It’s “Wear Blue for Logan Day” in Harrison

Local News

#LightUpWithKindness

Logan Slaughter

HARRISON, Ark. (KNWA/KFTA) — Logan Slaughter is being presented with a “Wear Blue for Logan” Day Proclamation in Harrison, Arkansas, Friday, April 2.

“I am so humbled and proud,” said Logan, who said he loves his hometown of Harrison.

The event was held at the Gazebo on the Courthouse lawn and Mayor Jerry Jackson presented the document.

“Logan has been a part of the Harrison community for a long time, and the one thing that we all agree on is, Logan always has a smile on his face and is a friend to everyone,” said Mayor Jackson. “I am honored to be a part of his special day.”

Logan was diagnosed with Autism at a young age, and over the years the disorder has not hindered him from keeping a positive attitude.

“It’s like therapy sharing my story. I love being able to inspire others with my message.”

For years, Logan has been a hometown advocate promoting Autism awareness. He said the heroes in his life are his mom and Nana Shirley.

Going forward, he’s interested in acting, singing, public speaking. “Eventually, I would like to collaborate with a charity, and always being the best me I can be,” said Logan.

WORLD AUTISM MONTH 2021

The White House is lit in blue in honor of World Autism Awareness Day in Washington, April 2, 2019. (AP Photo/Susan Walsh)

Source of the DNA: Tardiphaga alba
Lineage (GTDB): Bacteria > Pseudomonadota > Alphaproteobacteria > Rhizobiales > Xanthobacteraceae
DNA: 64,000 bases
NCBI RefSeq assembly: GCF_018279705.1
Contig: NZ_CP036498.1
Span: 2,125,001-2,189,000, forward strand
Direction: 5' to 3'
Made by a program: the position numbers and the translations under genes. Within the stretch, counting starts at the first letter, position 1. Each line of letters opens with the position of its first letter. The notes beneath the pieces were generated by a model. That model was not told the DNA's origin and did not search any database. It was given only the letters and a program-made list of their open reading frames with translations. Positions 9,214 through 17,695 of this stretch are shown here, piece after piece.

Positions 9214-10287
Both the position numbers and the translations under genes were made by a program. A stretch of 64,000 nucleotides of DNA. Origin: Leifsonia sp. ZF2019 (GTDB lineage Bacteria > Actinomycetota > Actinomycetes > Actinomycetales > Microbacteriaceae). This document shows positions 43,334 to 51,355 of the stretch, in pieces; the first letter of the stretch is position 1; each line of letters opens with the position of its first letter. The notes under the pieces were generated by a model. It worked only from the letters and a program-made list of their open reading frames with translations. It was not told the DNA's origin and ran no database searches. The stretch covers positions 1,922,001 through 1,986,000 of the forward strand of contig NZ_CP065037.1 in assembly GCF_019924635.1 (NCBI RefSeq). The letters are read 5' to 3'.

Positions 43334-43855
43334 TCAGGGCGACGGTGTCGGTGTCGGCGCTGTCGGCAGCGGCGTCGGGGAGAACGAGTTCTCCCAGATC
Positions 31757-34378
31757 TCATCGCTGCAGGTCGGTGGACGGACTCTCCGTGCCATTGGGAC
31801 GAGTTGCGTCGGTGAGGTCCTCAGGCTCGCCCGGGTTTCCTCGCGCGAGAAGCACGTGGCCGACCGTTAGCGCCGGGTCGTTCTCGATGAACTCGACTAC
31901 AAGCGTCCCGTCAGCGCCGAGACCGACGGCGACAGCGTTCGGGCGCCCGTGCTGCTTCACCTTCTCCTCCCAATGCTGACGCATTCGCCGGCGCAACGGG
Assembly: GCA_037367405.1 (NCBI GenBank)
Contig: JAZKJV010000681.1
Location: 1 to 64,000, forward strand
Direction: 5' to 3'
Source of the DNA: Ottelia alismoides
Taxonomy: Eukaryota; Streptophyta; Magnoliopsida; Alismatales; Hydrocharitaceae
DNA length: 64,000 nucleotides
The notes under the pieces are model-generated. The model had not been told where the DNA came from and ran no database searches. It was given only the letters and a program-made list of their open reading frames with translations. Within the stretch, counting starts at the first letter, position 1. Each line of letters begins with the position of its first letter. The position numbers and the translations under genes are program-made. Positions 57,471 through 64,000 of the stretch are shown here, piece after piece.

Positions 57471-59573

Today begins World Autism Month, and it starts with United Nations-sanctioned World Autism Day. April is a month to focus on opportunities, increased understanding, awareness, and fostering global support about Autism.

In 2010, a Light It Up Blue movement was created by Autism Speaks. The campaign is recognized nationally and internationally by “lighting blue” landmarks, buildings, homes and communities.

CENTERS FOR DISEASE CONTROL — AUTISM

  • About 1 in 54 children has been identified with autism spectrum disorder (ASD).
  • ASD is reported to occur in all racial, ethnic, and socioeconomic groups. 
  • ASD is more than 4 times more common among boys than among girls.
  • About 1 in 6 (17%) children aged 3–17 years were diagnosed with a developmental disability, as reported by parents, during a study period of 2009-2017. These included autism, attention-deficit/hyperactivity disorder, blindness, and cerebral palsy, among others.

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